Calm at the Cold Front

Working the World’s Most Remote Construction Site

By David Whitehouse

Not many of us would choose to live with our colleagues for six months at maximum temperatures of around zero degrees Celsius. Still fewer would be able to deliver a complex, time-sensitive project in such conditions.

Martha McGowan, a project manager at UK civil engineering contractor BAM Nuttall, has done both.

BAM Nuttall entered a seven-year partnership with the British Antarctic Survey, or BAS, in January 2017 for a £300 million, seven-year Antarctic infrastructure modernization program commissioned by the Natural Environment Research Council, or NERC. McGowan was chosen as lead engineer for the removal of an old wharf and the construction of a steel-framed replacement for the Rothera research station. The new wharf will accommodate the UK’s polar research vessel RRS Sir David Attenborough.

The Rothera station, which opened in 1975, is the largest British Antarctic facility. Rothera, 900 miles south of the tip of South America on Adelaide Island on the western coast of the Antarctic Peninsula, is one of the world’s most remote construction sites. The continent is the highest, driest, coldest and windiest on Earth. The island, which is 140 kilometers long, is mountainous and heavily glaciated.

McGowan spent six months there managing a team of 50 people before coming back to the UK in May 2019. She learned quickly about the time sensitivity of construction dictated by the short Antarctic construction season, and had to plan for wild-card risks such as stray icebergs and predatory mammals.

BAM Nuttall chose UK-based Trans Global Projects, or TGP, in a competitive tender in April 2018 for the project cargo moves. TGP was chosen as BAM was confident in its manpower, resources and attention to detail, McGowan said. Any missing equipment would have meant that the project would not work as planned.

Countering Biosecurity Threats

Antarctica has unique ecosystems that can be threatened by the incursion of non-native species of plants and animals. Therefore, the project had to comply with the British Antarctic Survey Biosecurity Handbook. These stringent requirements were to become the project’s biggest challenge, said Matt Jackson, group commercial director at TGP. He compared the problem to that faced when shipping cargoes to Australia, which has its own complex biosecurity rules.

All cleaning had to be done at origin. The entire berth area at the A.V. Dawson hub on Teesside of about 14,000 square meters had to be deep cleaned. The area was then fenced off and there were controlled biosecurity areas where the cargo was processed and stored. “The job site was the deck and holds of the ship,” he said.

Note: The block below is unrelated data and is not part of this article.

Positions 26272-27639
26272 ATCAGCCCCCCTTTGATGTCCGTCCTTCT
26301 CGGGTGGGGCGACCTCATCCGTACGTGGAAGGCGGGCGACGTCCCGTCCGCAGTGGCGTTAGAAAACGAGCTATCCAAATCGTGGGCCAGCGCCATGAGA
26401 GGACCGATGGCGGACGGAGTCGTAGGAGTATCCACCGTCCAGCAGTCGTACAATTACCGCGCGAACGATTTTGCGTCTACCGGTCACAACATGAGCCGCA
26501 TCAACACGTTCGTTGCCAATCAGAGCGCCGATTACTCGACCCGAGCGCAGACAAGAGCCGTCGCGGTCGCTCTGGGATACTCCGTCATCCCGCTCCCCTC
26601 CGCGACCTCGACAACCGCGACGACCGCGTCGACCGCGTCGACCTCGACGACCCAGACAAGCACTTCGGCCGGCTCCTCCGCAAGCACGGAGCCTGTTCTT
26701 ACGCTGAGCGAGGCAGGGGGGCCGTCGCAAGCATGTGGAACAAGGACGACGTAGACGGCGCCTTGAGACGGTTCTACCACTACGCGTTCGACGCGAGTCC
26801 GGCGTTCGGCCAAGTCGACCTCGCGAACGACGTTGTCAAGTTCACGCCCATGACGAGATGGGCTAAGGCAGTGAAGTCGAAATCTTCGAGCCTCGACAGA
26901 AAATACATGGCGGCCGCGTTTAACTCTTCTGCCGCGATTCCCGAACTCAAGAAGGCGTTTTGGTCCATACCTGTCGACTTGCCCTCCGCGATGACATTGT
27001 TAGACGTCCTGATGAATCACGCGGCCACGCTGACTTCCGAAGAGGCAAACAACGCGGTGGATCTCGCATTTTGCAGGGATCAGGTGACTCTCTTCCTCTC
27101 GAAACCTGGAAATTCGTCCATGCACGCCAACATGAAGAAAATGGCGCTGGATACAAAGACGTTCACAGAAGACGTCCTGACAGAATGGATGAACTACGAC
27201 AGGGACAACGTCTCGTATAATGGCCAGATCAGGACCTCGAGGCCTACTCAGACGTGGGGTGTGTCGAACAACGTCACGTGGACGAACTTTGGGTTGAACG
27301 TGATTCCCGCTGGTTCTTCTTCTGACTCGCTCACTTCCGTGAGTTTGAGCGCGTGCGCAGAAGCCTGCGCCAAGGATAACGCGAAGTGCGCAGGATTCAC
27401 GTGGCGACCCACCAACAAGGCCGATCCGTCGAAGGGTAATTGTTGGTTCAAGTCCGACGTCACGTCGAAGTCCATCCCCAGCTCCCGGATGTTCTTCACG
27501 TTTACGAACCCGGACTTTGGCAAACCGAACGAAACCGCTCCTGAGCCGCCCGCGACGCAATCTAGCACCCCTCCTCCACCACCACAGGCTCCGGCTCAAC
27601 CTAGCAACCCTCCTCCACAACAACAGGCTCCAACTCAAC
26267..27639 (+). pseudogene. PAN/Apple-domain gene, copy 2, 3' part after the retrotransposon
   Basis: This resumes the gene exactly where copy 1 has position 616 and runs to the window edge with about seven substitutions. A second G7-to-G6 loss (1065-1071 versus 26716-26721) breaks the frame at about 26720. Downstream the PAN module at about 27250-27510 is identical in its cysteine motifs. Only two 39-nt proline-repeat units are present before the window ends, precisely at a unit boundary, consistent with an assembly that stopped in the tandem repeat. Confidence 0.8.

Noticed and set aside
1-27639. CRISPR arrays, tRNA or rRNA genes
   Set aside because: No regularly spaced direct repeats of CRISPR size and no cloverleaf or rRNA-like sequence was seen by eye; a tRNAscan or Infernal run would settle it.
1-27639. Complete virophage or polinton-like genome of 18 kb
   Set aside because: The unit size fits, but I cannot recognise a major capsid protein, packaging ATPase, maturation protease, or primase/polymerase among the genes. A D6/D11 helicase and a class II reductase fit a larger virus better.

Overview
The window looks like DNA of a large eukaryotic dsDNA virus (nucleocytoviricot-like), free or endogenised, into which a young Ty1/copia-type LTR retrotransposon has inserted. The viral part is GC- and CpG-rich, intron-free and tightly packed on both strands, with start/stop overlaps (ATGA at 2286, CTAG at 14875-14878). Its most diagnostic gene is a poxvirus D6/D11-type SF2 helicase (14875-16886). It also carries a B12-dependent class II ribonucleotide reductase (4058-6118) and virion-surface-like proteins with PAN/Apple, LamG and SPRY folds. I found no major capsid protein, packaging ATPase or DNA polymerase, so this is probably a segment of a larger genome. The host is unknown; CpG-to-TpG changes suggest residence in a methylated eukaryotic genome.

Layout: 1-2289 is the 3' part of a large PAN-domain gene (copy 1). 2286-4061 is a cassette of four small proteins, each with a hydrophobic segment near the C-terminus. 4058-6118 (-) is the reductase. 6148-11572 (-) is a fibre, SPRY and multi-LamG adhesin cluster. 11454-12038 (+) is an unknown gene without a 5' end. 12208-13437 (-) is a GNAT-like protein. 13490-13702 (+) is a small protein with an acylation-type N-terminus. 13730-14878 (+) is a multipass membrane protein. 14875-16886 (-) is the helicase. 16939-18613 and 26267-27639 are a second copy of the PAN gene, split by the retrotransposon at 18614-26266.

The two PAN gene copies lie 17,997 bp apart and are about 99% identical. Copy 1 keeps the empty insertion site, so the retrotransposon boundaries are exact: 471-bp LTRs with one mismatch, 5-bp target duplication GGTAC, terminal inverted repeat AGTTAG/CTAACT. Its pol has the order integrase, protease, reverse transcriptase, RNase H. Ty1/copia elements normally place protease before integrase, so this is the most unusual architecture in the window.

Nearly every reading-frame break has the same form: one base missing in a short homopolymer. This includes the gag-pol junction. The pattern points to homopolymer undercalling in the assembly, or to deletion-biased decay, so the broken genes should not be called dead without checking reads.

TGP drew on its experience in Australia to deliver. Six months of work was needed before any cargo could be received in the UK, working to a comprehensive plan drawn up and approved by BAS and BAM. Experts were flown in from Australia to the UK, where they stayed for two-and-a-half months.

“Don’t enter into a biosecurity process lightly,” Jackson advised. Any infraction would have meant the vessel being rejected at its Antarctic destination and in a worst-case scenario returned to the UK for further decontamination and for reloading.

All cargo had to be inspected and washed with ultra-high-pressure water jets, and insecticides, pesticides and herbicides were sprayed in and around the facility. Parts of the cargo were also treated with residual insecticides. The containers and loading equipment had to be fumigated and the timber used for packing had to be compliant with International Standards for Phytosanitary Measures No. 15. The vessel itself also had to be decontaminated. As far as TGP is aware, this was the first time that such stringent export biosecurity procedures had been carried out at a UK port.

McGowan spent eight weeks at port at Teesside due to the sheer volume of equipment being assembled. She recalled that TGP and its experienced Australian professionals made meeting the complex biosecurity requirements “look very simple.”

Due to the absence of any construction equipment in Rothera, the construction team practiced full-scale assembly of the 30-ton steel rigs that formed the skeleton of the new wharf in Southampton to identify any unexpected needs. For the two months prior to the departure in November 2018, 40 to 50 people were working on the project at Teesport full time.

The complete lack of equipment at Rothera meant that everything had to be packed on the ship, the DS Wisconsin. A total of 13,000 cubic meters had to be loaded, including two 300-tonne crawler crane cabs. In addition, 85 containers were stowed on the decontaminated F-Type multipurpose ship. This stretched the capacity of the ship to its absolute maximum. Not a single additional container could have been added, TGP’s Jackson said.